Will President Obama''s speech at the National Defense University this week rank with his speech in Cairo that called for freedom, liberty, and democracy, or George W. Bush''s speeches that promised democracy in Iraq and later declared victory? 

 
Bluster or wisdom? is an appropriate question to ask of an American president, fated to comment and to affect things far beyond the prospects of any intimate knowledge of places that fall within the assumed responsibilities and the great power of the United States.
 
Obama''s Cairo speech, as well as those of Bush promising democracy and then declaring victory were clearly in the realm of bluster. Toppling Saddam Hussein destroyed a regime capable of controlling a society that--in its absence--has suffered more than a million (estimated) deaths and who knows how many lives dislocated. Demanding liberty and democracy for societies not prepared for either contributed to the onset of Arab Spring which most clearly made things worse in Syria, and arguably so in Libya and Egypt.
 
It is too early to judge the most recent speech. It had its moments of bluster, but other elements suggest the wisdom accumulated by an intelligent individual over the course of his presidency. 
 
Most clearly in the realm of bluster was the President''s comment that Al Qaeda is now “on the path to defeat,” which will allow a downsizing of the war against terror. "This war, like all wars, must end. That’s what history advises. It’s what our democracy demands.”
 
The Economist headlines its coverage of the speech, "The beginning of the end."
 
The response from adversaries was not long in coming.
 
Senator John McCain referred to the comment about al Qaeda as “a degree of unreality that to me is really incredible.”
 
An assessment in the New York Times put the emphasis on what comes next.
 
"It is an ambitious vision — one that eschews a muscle-bound foreign policy, dominated by the military and intelligence services, in favor of energetic diplomacy, foreign aid and a more measured response to terrorism. But it is fraught with risks, and hostage to forces that are often out of the president’s control.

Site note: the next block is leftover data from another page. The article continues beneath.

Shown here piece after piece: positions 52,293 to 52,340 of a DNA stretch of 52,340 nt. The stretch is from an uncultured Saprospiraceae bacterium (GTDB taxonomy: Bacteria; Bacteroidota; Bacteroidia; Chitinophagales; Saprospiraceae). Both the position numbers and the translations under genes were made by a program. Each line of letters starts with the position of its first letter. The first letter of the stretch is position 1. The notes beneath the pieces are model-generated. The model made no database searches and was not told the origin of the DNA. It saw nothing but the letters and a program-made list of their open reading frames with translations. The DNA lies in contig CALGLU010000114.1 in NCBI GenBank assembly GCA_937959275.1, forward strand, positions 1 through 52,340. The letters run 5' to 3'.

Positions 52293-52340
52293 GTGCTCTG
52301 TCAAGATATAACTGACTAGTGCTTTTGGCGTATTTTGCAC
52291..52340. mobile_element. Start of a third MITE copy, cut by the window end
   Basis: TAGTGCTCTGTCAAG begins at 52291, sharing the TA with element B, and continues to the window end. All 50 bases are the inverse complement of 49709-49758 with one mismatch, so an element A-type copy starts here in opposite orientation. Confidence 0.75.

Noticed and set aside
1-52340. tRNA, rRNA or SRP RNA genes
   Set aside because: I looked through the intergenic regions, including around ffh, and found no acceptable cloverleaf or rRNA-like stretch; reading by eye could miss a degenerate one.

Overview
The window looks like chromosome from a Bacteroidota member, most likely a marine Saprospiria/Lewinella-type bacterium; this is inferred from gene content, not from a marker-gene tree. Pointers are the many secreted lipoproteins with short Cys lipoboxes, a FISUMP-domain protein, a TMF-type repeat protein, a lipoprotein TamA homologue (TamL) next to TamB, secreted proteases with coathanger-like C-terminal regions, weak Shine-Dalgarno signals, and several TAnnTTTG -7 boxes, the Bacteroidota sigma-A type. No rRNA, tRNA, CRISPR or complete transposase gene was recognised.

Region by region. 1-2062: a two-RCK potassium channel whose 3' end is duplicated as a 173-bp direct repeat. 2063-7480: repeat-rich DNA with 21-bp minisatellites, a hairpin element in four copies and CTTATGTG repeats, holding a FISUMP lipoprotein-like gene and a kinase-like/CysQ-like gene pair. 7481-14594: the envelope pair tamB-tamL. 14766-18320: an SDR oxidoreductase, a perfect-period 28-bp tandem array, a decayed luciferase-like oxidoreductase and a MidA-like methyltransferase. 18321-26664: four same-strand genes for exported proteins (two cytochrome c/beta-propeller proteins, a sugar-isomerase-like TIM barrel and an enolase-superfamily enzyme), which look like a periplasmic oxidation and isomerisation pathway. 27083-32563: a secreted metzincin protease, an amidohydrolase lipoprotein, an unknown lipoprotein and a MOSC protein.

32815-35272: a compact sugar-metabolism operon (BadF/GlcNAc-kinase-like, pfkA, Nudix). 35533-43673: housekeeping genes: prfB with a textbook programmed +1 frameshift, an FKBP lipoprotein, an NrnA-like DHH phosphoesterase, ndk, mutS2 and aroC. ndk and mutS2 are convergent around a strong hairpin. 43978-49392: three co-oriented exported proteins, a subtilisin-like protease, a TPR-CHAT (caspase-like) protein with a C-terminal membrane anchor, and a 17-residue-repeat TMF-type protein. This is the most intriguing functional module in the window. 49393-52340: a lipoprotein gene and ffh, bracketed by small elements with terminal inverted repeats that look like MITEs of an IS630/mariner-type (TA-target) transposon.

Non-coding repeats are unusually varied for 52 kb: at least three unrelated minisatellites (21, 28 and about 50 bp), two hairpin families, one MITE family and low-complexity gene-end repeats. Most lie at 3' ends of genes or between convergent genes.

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From the grinding civil war in Syria and the extremist threat in Yemen to the toxic American relationship with Pakistan and the withdrawal of American troops from Afghanistan with no clear sense of what comes afterward"
 
For some on the American left, the President did not go far enough. An anti-war activist shouted from the audience--before being led outside--that the president must release prisoners from Guantánamo, halt C.I.A. drone strikes, and apologize to Muslims for killing so many of them.
 
Perhaps in the realm of bluster was the President''s renewed pledge to close Guantanamo and send Yemenite prisoners back to a country whose present government is prepared to act decently.
 
It might work, or it might demand a later effort by speechwriters to skirt around whatever shortfalls from justice occur in a place that few Americans should claim to understand.
 
What is clearly wisdom in this speech comes from the President''s more modest aspirations with respect to the fight against terror. He said that the "systematic effort to dismantle terrorist organizations must continue,” However, we must define our effort not as a boundless ‘global war on terror, but rather as a series of persistent, targeted efforts to dismantle specific networks of violent extremists that threaten America."
 
He conceded that “Neither I, nor any president, can promise the total defeat of terror . . . We will never erase the evil that lies in the hearts of some human beings, nor stamp out every danger to our open society. But what we can do — what we must do — is dismantle networks that pose a direct danger to us, and make it less likely for new groups to gain a foothold, all the while maintaining the freedoms and ideals that we defend.”